Thursday, September 29, 2011

Libyan Rebel Leader Says He Was Victim of CIA Torture in Bangkok's Don Muang Airport 2004

I don't have a lot of time for this, but did want to at least link to this piece which comes from documents found in Gadaffi's stash which adds information to what we know about the CIA torture activities in Thailand.  It comes from journalist Richard S. Ehrlich.  It's at what appears to be a New Zealand website Scoop:

Mr. Belhaj -- known by his nom de guerre, Abdullah al-Sadiq -- was named in at least two of the tens of thousands of documents recently discovered in Mr. Gadhafi's External Security buildings, in the Libyan capital, after rebels took over Tripoli.

As the article itself says at the bottom, a CIA interrogation site had been mentioned in the past.
Testimony by U.S. officials and other investigations earlier confirmed the CIA secretly waterboarded other suspects in Thailand in 2002, two years before Mr. Belhaj's ordeal in Bangkok.
At that time, the CIA secretly waterboarded suspected al-Qaeda facilitator Abu Zubaydah, and USS Cole bombing plotter Abd al-Nashiri in Thailand, but the location has not been made public.
In 2005, the CIA's former head Porter Gross, and his top aide, reportedly agreed to destroy videotapes kept in Bangkok documenting harsh interrogation, according to internal CIA e-mails.

He apparently was fingered by Gadaffi and caught and tortured at Don Muang - Bangkok's main airport until a few years ago.
London's Guardian newspaper reported on Sept. 5, however, that Britain's M16 intelligence agency helped the CIA in March 2004 arrest Mr. Belhaj, who is now a powerful commander in Tripoli for the anti-Moammar Gadhafi transitional government.
"Belhaj was detained by the CIA in Thailand in 2004 following an MI6 tip-off, allegedly tortured, then flown to Tripoli, where he says he suffered years of abuse in one of Muammar Gaddafi's prisons," the Guardian reported.
"MI6 had been able to tell the CIA of his whereabouts, after his associates informed British diplomats in Malaysia that he wished to claim asylum in the UK.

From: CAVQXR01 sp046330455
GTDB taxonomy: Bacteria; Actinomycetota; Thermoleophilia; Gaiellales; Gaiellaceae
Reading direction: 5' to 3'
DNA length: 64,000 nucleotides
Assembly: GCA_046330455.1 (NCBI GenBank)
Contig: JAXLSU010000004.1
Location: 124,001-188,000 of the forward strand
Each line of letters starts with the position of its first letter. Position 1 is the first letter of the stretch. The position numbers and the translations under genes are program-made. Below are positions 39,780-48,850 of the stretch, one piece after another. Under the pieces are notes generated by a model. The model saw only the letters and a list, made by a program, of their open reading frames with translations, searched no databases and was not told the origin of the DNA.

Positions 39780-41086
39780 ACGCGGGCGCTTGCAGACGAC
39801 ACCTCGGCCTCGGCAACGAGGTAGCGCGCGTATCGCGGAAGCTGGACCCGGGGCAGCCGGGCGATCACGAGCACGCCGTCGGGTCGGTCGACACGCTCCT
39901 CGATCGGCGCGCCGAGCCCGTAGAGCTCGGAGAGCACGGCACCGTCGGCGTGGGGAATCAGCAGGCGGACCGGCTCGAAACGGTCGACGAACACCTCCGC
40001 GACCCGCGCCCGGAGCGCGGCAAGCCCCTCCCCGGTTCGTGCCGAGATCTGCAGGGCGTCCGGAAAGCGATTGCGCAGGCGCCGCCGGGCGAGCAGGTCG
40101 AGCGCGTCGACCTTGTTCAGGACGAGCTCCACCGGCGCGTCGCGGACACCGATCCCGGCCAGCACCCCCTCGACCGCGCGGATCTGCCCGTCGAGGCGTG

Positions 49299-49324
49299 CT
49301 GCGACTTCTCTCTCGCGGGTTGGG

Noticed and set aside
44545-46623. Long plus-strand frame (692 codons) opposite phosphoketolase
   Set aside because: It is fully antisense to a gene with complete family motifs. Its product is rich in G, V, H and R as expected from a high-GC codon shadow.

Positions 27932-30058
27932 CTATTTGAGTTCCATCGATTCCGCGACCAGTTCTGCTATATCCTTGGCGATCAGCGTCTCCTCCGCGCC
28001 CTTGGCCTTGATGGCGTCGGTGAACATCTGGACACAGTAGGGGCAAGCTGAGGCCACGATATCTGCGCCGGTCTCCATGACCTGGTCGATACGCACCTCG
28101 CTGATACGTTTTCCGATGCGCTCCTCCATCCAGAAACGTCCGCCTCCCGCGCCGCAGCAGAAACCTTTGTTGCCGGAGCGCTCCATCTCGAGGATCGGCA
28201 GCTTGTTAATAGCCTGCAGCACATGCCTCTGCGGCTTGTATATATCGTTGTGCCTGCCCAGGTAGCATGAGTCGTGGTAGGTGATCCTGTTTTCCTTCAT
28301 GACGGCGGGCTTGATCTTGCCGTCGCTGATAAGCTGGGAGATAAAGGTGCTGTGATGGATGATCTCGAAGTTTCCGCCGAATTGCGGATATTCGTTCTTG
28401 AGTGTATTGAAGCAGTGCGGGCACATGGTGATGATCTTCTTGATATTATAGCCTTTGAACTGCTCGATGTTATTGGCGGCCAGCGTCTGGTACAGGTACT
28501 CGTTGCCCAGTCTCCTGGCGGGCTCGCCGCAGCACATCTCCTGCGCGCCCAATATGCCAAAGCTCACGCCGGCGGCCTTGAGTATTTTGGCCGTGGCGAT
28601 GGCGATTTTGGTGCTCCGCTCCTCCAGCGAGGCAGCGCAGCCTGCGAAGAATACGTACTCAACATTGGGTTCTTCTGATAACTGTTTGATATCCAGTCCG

"Belhaj was then allowed to board a flight for London and abducted when the plane called at Bangkok," the Guardian reported.
In 2004, all international flights in and out of Bangkok -- including Mr. Belhaj's supposed British Airways flight -- used only Don Muang International Airport.
In Malaysia, he had bought "a ticket to London via Bangkok," the paper said.
"I got on the plane," Mr. Belhaj said, believing the flight would stopover for refueling in Bangkok and that he would be welcomed in London and given political asylum.
"Belhaj was captured by CIA officers, in co-operation with Thai authorities, inside Bangkok airport.
"He says he was tortured at a site in the airport grounds," the Guardian said.
"I was injected with something, hung from a wall by my arms and legs and put in a container surrounded by ice," he told the Guardian on Sept. 5, describing his alleged treatment at Bangkok's international airport by two people he described as CIA agents.
"They did not let me sleep, and there was noise all the time. And then they sent me to my enemy," Mr. Belhaj said, referring to his secret rendition flight by the CIA from Thailand to Libya.
 The whole piece is at Scoop.

Here's what it says about the author:
Richard S Ehrlich is a Bangkok-based journalist who has reported news from Asia since 1978. He is co-author of "Hello My Big Big Honey!", a non-fiction book of investigative journalism. His web page is

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